December 9, 2011 — Six weeks of aerobic exercise can relieve the pain typically experienced by patients with fibromyalgia (FM) who discontinue analgesic medications, according to imaging studies reported at the Neuroscience 2011, the Society for Neuroscience annual meeting. The exercise also improves their working memory. The researchers suggest that this is a result of the increased activation of task-related parts of the brain, as shown by functional magnetic resonance imaging (fMRI) data.
"These results are suggestive of the effect [of] exercise on not only self report of global change in pain sensation in FM but also improvement in the network of cortical areas recruited in working memory," report a research team led Manish Khatiwada, MS, from Georgetown University Medical Center in Washington, DC. "Thus, exercise may have benefit in both reducing FM symptoms and improving cognitive capacity." Khatiwada is working in the laboratory of coauthor John VanMeter, PhD, director of Georgetown University's Center for Functional and Molecular Imaging.
Senior author Brian Walitt, MD, director of the university's Fibromyalgia Evaluation and Research Center, said in a statement: "This study demonstrates how these symptoms change with treatment and withdrawal of treatment, and what the neurological correlates of these changes are." Dr. Walitt said the study is not suggestive of a change in clinical care for fibromyalgia.
The researchers studied 9 women with FM (8 right-handed, 1 left-handed; age, 45.8 ± 10.60 years). The study consisted of 4 visits:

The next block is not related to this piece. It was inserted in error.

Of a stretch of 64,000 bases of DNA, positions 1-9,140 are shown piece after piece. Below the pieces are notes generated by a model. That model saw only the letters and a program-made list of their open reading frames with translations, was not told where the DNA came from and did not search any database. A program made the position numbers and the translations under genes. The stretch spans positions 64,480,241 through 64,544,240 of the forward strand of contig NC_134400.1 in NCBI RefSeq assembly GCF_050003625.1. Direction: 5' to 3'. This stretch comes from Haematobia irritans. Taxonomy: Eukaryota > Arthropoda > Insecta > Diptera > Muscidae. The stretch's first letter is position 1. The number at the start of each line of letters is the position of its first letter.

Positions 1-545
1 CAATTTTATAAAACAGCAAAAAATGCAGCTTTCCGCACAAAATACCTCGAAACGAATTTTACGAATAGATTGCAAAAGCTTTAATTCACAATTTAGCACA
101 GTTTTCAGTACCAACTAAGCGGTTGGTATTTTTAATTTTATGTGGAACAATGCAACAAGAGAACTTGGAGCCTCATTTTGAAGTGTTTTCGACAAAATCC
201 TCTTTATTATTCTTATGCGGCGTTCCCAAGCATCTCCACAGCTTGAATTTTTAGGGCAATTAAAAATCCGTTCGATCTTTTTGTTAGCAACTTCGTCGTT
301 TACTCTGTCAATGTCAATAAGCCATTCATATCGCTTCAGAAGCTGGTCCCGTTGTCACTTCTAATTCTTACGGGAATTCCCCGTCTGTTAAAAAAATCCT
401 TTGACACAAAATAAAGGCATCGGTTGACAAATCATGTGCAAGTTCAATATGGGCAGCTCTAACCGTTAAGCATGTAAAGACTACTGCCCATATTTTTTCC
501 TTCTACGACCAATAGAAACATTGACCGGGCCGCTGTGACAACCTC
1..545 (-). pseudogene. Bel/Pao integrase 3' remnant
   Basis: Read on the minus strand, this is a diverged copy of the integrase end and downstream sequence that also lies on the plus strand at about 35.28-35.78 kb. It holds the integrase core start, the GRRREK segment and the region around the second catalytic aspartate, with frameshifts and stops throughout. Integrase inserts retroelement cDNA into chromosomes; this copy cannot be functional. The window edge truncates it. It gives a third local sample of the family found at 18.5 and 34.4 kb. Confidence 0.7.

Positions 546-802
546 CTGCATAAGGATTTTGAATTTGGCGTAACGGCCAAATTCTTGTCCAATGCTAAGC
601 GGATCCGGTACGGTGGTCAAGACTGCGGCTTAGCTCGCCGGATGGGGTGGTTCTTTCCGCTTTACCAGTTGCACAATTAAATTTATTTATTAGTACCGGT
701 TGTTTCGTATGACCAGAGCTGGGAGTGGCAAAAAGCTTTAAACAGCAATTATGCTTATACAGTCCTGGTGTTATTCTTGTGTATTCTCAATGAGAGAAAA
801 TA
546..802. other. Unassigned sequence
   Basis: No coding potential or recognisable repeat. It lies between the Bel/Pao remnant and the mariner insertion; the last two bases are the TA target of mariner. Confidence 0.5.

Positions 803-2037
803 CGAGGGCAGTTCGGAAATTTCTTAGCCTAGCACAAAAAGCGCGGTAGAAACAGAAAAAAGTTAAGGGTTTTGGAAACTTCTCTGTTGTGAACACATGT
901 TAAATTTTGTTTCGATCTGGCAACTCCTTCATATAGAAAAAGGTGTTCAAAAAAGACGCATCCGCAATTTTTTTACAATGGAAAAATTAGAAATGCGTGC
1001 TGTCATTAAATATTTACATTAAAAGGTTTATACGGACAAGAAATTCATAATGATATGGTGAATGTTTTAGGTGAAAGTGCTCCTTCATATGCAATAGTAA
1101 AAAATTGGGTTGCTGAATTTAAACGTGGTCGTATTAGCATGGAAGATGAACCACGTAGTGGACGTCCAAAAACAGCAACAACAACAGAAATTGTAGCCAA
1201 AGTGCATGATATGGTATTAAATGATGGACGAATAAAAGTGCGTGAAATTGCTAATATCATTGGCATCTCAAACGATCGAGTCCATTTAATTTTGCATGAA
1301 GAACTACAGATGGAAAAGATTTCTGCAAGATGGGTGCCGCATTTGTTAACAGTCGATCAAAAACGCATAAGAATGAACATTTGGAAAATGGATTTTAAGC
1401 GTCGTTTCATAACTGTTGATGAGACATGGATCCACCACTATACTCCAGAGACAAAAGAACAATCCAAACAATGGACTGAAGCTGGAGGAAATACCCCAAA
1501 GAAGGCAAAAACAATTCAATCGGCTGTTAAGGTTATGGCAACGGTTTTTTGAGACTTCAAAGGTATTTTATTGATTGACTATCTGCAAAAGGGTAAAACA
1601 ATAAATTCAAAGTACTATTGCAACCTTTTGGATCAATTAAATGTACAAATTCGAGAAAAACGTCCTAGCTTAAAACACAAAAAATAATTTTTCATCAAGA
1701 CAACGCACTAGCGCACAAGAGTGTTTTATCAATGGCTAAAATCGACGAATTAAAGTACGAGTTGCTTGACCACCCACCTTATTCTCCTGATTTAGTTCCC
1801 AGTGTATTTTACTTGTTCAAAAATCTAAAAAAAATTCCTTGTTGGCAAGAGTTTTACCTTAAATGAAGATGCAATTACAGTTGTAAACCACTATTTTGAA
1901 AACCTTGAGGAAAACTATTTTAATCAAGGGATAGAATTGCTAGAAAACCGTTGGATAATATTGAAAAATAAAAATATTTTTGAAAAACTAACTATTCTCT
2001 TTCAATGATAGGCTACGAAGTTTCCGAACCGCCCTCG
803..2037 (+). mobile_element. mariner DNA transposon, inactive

baseline: receiving current FM medications;
washout: off all FM medications for 3 half-lives;
no treatment: 6 weeks after stopping FM medications; and
exercise: after a 6 weeklong aerobic exercise intervention.
At each visit the participants completed an N-Back fMRI working memory task (serial letter recognition with 0 and 2 back). The researchers analyzed changes in neuronal activity across visits based on changes in their patient global impression change. Analysis of this change across visits revealed increased activation in left superior medial frontal, left dorsal lateral prefrontal, right midfrontal, right supplementary motor, left thalamus, left caudate, left inferior parietal, and bisuperior parietal, all of which are task-related areas.
According to Dr. Walitt, in conditions similar to FM, the body perceives something by mistake. Unlike psychosomatic pain, the pain of FM is objectively verifiable and is probably produced by the central nervous system.
The research team used fMRI to "provide a definitive measure of cognitive functioning, so that we can more scientifically measure the effect of exercise," said Khatiwada in a statement. "This is a novel approach to the study of fibromyalgia."
The researchers concluded, "Our results indicate that as the patients discontinue their current medication treatment and transition into the exercise treatment their subjective rating of change in pain initially increases and then decreases. Neuronal activity in areas recruited for an N-Back [fMRI] working memory task follow[s] an inverse pattern with an initial drop following medication cessation that increases on subsequent visits."
The authors have disclosed no relevant financial relationships.
Neuroscience 2011: Abstract 258.08, Poster BB5. Presented November 13, 2011.
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